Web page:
Kemba Walker had 24 points, including a three with just under a minute to play to put Charlotte ahead 87-84, and Bismack Biyombo finished with 11 points and 10 boards to lead the Charlotte Bobcats over the Cleveland Cavaliers 90-84. Tristan Thompson paced the Cavs with 21 points and 11 boards and CJ Miles poured in 22 points off the bench but it wasn’t enough. Kyrie Irving finished with 16 points and seven assists but was bothered by an elbow stinger and went scoreless during the final period.
To say I was hoping for a better performance from our young Cavaliers would be an understatement. After their exciting victory on opening night against the Brooklyn Nets, I expected the Cavs to come out and handle their business against the lowly Charlotte Bobcats. If this squad will be playing the postseason, they’ll have to take advantage of teams like the Bobcats, especially with their best player, Al Jefferson, sitting out due to injury.
Didn’t happen. The Cavs came out flat and listless and they dug themselves an early hole which haunted them for the rest of the game. They were sloppy with the ball; multiple players had unforced turnovers where they simply fumbled the ball out of bounds off of a pass. At times the offense looked like they were trying too hard for the extra or perfect pass, while other times there was too much dribbling. And they did themselves no favors by shooting just 38% from the floor.
But to their credit (or maybe Charlotte’s), the Cavs hung around. The Bobcat lead never got out of hand (it went up to 11) and the Cavs were within three to five points for much of the game. Cleveland even managed to tie the game in the fourth period (it was 84-84 with two minutes left) but they could never get over the hump. You kept waiting for Kyrie to go all Uncle Drew and pull the Cavs’ collective bacon out of the fire, but it was not to be. Irving missed all three of his field goals in the fourth quarter (as well as two(!) free throws) and the Cavs gave away a very winnable game. The Cavs couldn’t steal this one. They aren’t good enough to play poorly on the road and still win.
The good news is, there’s 80 games left and the Cavs have a lot of time to fix their issues. It’s insanely early. Hell, both the Suns and the Sixers are 2-0. The bad news is, the Cavs face the 2-0 Indiana Pacers tonight in Indianapolis. Playing the Pacers is more likely to exacerbate any issues rather than fix them.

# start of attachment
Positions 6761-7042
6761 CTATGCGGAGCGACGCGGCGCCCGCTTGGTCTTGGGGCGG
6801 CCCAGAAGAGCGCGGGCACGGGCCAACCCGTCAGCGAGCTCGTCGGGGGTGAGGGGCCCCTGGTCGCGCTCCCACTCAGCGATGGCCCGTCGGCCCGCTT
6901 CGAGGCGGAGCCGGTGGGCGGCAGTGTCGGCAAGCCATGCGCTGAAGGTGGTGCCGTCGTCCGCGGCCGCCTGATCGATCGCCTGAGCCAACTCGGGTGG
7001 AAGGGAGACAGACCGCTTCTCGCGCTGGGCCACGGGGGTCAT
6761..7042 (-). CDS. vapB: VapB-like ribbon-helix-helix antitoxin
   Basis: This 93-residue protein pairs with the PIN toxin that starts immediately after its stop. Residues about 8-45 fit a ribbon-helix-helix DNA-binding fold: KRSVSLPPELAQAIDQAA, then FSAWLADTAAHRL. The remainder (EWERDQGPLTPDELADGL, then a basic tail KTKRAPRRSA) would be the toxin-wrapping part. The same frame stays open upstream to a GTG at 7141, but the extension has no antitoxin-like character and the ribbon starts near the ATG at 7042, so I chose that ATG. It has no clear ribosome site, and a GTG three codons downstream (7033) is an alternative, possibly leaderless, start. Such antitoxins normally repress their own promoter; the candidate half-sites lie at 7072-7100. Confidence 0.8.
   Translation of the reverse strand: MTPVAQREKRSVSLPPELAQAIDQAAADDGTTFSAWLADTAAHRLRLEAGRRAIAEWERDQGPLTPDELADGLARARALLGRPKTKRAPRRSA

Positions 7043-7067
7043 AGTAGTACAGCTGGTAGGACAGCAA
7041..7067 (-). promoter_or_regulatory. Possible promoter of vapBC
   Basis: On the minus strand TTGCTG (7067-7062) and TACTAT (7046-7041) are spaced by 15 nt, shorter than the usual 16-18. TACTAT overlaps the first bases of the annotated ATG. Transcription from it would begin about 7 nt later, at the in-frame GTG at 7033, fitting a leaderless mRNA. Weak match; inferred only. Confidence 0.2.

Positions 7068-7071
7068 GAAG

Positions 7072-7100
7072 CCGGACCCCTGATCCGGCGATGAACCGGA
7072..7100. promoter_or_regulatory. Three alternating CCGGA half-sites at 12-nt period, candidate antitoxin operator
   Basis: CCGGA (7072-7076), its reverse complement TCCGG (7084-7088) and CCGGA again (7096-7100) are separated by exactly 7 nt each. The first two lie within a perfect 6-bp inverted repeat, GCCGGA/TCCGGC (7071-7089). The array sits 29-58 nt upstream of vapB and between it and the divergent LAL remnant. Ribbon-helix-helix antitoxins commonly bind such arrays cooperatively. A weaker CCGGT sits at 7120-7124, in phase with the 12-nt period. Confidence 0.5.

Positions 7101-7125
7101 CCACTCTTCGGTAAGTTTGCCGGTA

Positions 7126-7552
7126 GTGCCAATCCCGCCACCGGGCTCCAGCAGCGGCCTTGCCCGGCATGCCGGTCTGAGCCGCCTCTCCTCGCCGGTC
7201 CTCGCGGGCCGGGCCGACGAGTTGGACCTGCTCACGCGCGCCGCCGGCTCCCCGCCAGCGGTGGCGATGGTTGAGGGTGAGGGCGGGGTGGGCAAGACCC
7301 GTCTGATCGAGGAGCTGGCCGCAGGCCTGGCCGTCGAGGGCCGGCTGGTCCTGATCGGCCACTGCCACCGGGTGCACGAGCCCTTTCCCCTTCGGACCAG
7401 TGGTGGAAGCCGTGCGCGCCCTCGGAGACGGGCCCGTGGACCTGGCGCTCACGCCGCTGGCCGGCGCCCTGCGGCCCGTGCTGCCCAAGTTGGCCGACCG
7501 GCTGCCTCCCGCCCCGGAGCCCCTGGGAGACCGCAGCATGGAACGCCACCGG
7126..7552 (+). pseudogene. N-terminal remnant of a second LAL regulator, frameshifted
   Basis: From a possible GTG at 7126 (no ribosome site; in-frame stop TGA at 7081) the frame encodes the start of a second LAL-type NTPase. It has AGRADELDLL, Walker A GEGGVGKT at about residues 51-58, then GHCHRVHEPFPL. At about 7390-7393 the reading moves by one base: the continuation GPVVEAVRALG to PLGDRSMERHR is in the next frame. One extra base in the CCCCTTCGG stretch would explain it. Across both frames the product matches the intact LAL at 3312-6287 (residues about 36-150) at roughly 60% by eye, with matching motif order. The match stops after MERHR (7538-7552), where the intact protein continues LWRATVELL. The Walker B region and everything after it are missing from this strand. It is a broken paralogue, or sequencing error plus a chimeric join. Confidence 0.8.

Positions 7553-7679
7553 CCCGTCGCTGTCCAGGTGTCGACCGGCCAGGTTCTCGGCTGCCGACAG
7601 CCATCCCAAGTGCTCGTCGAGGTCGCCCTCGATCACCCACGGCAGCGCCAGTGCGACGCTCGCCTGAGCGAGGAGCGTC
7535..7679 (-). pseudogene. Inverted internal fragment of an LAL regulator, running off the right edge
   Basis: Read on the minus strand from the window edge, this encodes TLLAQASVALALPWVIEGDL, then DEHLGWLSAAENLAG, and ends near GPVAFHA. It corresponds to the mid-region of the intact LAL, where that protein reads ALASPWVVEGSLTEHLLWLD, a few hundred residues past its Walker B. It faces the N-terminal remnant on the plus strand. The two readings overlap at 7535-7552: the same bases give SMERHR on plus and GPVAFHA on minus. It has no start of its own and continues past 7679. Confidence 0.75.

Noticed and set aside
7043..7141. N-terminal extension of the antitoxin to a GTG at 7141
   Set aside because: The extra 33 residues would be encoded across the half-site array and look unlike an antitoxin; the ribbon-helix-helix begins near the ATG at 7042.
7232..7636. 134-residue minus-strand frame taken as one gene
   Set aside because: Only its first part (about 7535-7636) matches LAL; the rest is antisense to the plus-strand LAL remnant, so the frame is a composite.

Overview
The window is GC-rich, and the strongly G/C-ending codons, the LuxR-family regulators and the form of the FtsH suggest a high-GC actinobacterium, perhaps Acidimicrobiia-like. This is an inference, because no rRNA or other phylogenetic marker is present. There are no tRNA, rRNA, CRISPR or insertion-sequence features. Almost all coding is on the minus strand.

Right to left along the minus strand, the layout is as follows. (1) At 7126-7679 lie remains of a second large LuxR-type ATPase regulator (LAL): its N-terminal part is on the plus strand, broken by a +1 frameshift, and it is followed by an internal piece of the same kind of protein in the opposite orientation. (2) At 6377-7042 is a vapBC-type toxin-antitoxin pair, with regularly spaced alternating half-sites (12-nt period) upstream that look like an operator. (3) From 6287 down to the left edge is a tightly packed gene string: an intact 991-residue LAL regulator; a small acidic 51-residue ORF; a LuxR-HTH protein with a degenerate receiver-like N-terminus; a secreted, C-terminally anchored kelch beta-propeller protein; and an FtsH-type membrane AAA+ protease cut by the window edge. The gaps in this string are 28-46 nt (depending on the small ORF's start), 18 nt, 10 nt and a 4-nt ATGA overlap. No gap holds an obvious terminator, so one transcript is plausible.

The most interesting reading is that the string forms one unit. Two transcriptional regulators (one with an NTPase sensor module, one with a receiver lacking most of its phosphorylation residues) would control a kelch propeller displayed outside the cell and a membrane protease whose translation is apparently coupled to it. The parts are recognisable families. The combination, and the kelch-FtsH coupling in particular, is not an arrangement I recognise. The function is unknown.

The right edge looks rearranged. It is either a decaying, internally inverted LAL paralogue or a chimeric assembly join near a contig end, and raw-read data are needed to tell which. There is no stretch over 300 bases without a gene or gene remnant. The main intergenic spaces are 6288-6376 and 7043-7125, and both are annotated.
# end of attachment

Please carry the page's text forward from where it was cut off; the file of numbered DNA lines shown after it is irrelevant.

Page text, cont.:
I was hoping to be done with the overlooking of teams’ business. One of the most frustrating aspects of the Byron Scott teams was how they’d show up for big games against OKC or Boston at home, but then come out completely flat and lackadaisical versus a team like Sacramento. Obviously, the Cavs (like their fans) would see a team like the Kings or Bobcats (or Pistons) come to town and they’d assume it was a win (because, hey! That team stinks!). Unfortunately, those bad teams often saw the Cavs the same way (and with good reason! The Cavs were often stinkier!). This loss wasn’t a historically bad Byron Scott level loss, but it was certainly a bad loss. The Bobcats are a team this Cavs squad will need to beat going forward.
It’s only two games, but I think it’s safe to say that Tristan Thompson made the right (GET IT) move to switch shooting hands. Thompson followed up his 18 point and 9 rebound effort against the Nets with a 21 and 11 versus Charlotte. Also, he was 9 out of 10 from the foul stripe. I REPEAT: TRISTAN THOMPSON WAS NINE OUT OF TEN FROM THE FOUL LINE. Tristan was easily the best Cavalier on the floor on Friday: he ran the floor (got a nice one-handed oop from Kyrie on the break), he played defense (he got himself a nice swat of a Josh McRoberts layup) and he was even hitting his jumpers. I love that Tristan now has the confidence to take a 12-footer. My only complaint was his out-of-control drive with just under a minute to player. The Cavs were down three and needed a bucket and I’m not sure an iso for Tristan is the way to go (Tristan has a good first step but his handle … leaves a bit to be desired).